Ah, prime steelheading time and I have to walk these Arizona golf courses in the heat of the day! Good thing there are inexpensive cold beers available after the game! However, I would be out there steelheading with you if I were home.
Last month we talked about fly movement using rabbit fur as the prime attractor for steelhead. As the season for those giant rainbows is still in full swing, this month we will again look at a pattern tied by my trap shooting friend, Dave Upper. Dave lives at Bowser, BC, with his lovely wife Diane who does approve of Dave spending many days in steelhead season fishing those great Vancouver Island rivers! This fly also features rabbit strip as the key material and as such, we call this fly Dave's Rabbit Intruder. Dave primarily Spey fishes for his steelhead and this fly, as with his Lady Di that we saw in December 2013, catches steelhead equally as well! Enough so that every steelheader should have this pattern in his or her fly box!
Before starting on the fly body, loop a piece of fly line backing or strong braided material to the larger salmon hook shank. Dave makes about a 1/2 inch loop for the trailing stinger hook and doubles back the braided line on the salmon hook shank, cinching it throughout its length with tying thread. He then cements the entire shank and lets it dry before proceeding to the next step. When dry, tie in several strands of krystal flash to the salmon hook shank and let it trail about two inches past the hook bend. Over this, wind the pearl chenille just behind where the lead eyes will be, to the hook bend. Next attach a pink rabbit strip near the hook eye and let it trail back about as long as the strands of krystal flash. Now tie in a strand of orange ostrich herl on each side of the hook shank. The next step is to solidly figure eight a dumbell eye set just back of the hook eye. Dave then likes to paint the eyes green with black pupils and also covers the tying thread between the eyes with orange paint. I am sure you can experiment with different colours and still have a very successful steelhead fly! To complete the process, cut off the salmon hook at the start of the bend with the point and barb, leaving your tied material in place on the hook shank. The last step is to push the loop through a stinger hook eye and around the its bend so that you can snug the trailing hook up tight. Now just try to keep those steelies away from this fly!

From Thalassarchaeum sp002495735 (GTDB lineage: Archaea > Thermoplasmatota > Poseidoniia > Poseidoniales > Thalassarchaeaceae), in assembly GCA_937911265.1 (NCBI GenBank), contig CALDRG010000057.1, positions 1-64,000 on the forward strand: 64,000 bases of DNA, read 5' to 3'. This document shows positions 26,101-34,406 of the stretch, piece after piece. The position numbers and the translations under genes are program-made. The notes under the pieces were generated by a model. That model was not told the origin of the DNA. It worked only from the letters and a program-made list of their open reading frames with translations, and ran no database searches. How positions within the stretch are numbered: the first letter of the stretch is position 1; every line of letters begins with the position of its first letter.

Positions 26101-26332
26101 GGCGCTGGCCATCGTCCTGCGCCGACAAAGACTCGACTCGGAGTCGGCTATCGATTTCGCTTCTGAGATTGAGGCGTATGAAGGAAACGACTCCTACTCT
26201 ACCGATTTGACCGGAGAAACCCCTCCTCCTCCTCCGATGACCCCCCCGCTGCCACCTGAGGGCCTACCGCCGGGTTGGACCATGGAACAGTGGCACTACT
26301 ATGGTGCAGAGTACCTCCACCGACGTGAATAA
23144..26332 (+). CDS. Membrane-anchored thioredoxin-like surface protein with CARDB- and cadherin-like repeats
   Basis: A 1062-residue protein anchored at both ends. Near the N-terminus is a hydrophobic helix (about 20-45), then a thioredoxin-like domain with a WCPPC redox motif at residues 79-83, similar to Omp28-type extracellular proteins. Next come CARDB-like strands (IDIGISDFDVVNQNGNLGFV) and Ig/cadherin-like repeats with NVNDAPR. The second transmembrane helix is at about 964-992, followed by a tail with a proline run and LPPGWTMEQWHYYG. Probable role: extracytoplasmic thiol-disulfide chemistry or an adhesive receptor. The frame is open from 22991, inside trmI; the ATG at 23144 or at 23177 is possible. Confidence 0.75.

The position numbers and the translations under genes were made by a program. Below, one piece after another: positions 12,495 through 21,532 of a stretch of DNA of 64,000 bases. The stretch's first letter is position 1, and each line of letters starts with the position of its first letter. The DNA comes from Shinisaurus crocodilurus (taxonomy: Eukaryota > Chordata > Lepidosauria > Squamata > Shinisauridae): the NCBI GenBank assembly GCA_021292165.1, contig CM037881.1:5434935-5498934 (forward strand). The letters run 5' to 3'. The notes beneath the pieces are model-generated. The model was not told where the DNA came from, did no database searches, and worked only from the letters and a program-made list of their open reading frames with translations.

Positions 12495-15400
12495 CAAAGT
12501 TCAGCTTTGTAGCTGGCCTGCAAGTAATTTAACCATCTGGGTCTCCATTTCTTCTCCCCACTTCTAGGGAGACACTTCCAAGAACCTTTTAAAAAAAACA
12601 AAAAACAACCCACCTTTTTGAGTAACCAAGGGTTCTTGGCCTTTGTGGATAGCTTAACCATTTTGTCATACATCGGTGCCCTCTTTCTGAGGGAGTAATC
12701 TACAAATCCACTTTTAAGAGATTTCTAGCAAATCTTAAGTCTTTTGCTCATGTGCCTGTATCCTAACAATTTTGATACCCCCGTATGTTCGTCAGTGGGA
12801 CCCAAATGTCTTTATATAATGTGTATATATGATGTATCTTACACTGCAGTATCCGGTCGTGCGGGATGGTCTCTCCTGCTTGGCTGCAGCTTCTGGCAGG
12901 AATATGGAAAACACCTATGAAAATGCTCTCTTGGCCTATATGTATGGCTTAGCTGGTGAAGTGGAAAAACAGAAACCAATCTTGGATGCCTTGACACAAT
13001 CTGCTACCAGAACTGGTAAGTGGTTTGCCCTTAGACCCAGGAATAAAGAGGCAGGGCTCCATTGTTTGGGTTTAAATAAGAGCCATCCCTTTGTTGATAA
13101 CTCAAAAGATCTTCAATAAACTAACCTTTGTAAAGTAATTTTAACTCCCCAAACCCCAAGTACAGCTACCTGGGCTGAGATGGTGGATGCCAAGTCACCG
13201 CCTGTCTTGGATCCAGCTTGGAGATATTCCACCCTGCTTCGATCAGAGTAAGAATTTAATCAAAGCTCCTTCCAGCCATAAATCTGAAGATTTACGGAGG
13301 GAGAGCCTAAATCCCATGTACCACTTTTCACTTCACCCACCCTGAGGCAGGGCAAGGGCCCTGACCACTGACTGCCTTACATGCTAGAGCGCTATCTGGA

Your comments are welcome at "dhaaheim at telus dot net"
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